Individuals have managed. Peyton Manning has alleviated the pressure with fast-as-thought decisions and a quick release. Michael Vick used to be able to offset the rush with his feet, but now that his feet have slowed along with his decision-making, he's no longer a viable NFL quarterback. In a general sense, the shotgun formation is intended to give the quarterback a head start on looking downfield before the rush arrives.
But it seems the next big innovation in football will come when someone figures out a way to keep the quarterback healthier than the guys who are -- from a business standpoint -- far less valuable. Short of instituting a three-Mississippi pass rush, what's the answer? I watch Chip Kelly's Oregon offense and see a system -- whether by design or coincidence -- using deception and pace to keep the pass rush off the quarterback. To this point, the speed option has not proved to be viable in the NFL, partly because committing to it would be a lengthy, potentially ugly process. (It seems nearly impossible to sign, draft and coach a team on the fly and implement it with anything close to immediate success.) And to be fair, the quarterback takes a lot of hits in that offense, but he almost always has the benefit of moving forward and focusing on immediate danger when he does. If Marcus Mariota finds himself standing still in the backfield long enough to be drilled by a defensive end, chances are he's messed something up somewhere along the line.
|Oregon QB Marcus Mariota showed that he was more than just a strong runner last season.|
There's a whole cottage industry built up around the idea that the NFL is too complicated for the average being to understand. The schemes, the formations, the possibilities -- please, just go lay on the fainting couch until everything feels normal again. It only appears the Bears' offensive scheme for Monday night was written in crayon and found balled-up in the trash in the back of a second-grade classroom in Wilmette after school on Thursday. You'll just have to live your life content with the knowledge that you'll never understand the intricacies that come with devising a plan that can throw for minus-1 yards in a half.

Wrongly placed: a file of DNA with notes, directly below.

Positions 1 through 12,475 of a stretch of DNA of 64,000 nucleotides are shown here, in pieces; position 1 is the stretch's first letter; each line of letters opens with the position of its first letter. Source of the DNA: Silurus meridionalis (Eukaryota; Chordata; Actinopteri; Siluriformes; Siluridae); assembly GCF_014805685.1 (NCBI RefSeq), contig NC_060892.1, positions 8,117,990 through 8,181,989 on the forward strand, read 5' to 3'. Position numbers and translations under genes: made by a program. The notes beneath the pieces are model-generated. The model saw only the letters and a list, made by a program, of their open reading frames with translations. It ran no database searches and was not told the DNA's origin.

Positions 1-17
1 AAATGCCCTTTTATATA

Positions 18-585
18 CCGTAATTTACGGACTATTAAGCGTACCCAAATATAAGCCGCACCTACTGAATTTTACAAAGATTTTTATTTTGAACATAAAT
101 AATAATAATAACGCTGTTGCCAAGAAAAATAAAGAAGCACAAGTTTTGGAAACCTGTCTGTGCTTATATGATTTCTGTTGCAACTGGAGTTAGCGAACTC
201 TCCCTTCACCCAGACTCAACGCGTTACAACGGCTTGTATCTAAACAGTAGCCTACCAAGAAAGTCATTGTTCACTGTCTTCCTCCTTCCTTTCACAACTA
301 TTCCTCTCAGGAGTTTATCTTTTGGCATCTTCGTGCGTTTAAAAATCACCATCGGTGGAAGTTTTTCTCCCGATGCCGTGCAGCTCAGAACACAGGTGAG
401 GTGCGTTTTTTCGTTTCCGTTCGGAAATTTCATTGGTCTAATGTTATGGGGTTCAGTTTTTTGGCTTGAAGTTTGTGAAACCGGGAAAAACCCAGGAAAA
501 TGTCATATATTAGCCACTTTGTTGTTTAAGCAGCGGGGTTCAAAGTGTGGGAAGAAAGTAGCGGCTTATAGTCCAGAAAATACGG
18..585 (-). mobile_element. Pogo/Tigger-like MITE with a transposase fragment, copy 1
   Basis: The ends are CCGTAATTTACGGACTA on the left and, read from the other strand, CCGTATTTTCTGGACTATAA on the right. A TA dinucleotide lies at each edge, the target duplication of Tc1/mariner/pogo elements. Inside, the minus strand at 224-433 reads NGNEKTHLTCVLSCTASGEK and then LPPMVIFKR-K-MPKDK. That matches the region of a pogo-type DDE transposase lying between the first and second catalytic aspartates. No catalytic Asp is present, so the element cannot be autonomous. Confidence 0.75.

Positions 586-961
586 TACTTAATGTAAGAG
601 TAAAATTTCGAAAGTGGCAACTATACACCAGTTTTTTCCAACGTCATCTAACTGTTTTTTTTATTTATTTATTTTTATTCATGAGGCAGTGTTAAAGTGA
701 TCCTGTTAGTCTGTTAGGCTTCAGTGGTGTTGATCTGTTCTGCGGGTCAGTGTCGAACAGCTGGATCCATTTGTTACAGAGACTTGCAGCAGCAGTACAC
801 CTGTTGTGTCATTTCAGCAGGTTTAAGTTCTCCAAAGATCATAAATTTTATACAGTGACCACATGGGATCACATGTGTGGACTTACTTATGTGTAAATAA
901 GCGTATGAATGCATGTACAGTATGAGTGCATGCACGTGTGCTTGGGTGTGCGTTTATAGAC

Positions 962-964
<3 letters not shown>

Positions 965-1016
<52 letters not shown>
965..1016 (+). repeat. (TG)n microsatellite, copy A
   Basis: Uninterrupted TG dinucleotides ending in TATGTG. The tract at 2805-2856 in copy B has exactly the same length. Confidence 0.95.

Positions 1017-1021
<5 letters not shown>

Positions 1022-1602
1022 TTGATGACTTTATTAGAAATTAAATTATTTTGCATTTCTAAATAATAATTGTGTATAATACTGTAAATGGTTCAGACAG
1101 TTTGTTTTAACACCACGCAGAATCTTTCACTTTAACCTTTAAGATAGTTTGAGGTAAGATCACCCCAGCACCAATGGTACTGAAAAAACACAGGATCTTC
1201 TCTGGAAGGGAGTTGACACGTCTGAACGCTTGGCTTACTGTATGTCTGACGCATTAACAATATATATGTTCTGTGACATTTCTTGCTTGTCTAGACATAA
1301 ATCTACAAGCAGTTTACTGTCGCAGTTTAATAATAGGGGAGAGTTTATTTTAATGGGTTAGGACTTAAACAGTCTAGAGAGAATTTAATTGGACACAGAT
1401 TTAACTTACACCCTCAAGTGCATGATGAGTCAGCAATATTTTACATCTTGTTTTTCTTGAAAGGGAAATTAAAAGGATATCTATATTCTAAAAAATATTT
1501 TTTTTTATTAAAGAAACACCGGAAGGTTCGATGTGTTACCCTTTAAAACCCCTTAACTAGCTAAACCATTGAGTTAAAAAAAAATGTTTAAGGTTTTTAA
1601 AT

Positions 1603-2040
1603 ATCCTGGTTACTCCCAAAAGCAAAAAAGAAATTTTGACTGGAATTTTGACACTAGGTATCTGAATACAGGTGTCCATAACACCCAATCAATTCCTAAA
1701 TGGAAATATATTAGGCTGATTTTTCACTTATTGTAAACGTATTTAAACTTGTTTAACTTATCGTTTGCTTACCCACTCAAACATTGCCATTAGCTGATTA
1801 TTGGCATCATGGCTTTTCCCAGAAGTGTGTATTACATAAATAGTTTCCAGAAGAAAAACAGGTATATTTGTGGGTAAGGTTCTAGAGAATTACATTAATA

Still, isn't there anyone out there -- just one of these myriad geniuses -- devising a way to limit the devastation wrought upon quarterbacks?
Naturally, there are those who believe the game has gone too far in the opposite direction. Vinny Testaverde, speaking on "Mike and Mike" on Tuesday, said the NFL has gone too far in its attempts to protect the quarterback. "Football players play football," he said, no doubt sounding like your grandpa pontificating on the relative merits of hunting squirrels for sustenance versus sitting around playing video games, "and you never know when you're going to get hurt."
Look, everybody knows it can be frustrating. The Ed Reed situation proves that. You don't know when you can or can't hit a guy or how, and the referees are trying to figure it out as it happens, which means they're doing at least a little bit of guessing. And there's a disturbingly large portion of the football-loving population that believes we'll all be speaking French and drinking tea with an extended pinkie if Wes Welker is allowed to flit across the middle of the field like a ballerina with no fear of getting his head separated from his body. (Interesting, however, how most of those people are in no danger of being on the receiving ends of those hits.)
"When I came in the league, you could hit a quarterback high, you could hit him low, you could hit him late," Testaverde said. "Now you can't do any of that."
And yet Cutler is injured and Smith is injured and Roethlisberger is injured and Michael Vick still can't drive a car or go near a window. It kind of seems like somebody is still being allowed to hit high or low or, at the very least, somewhere in the middle. Either that, or the whole paradigm is due for an overhaul.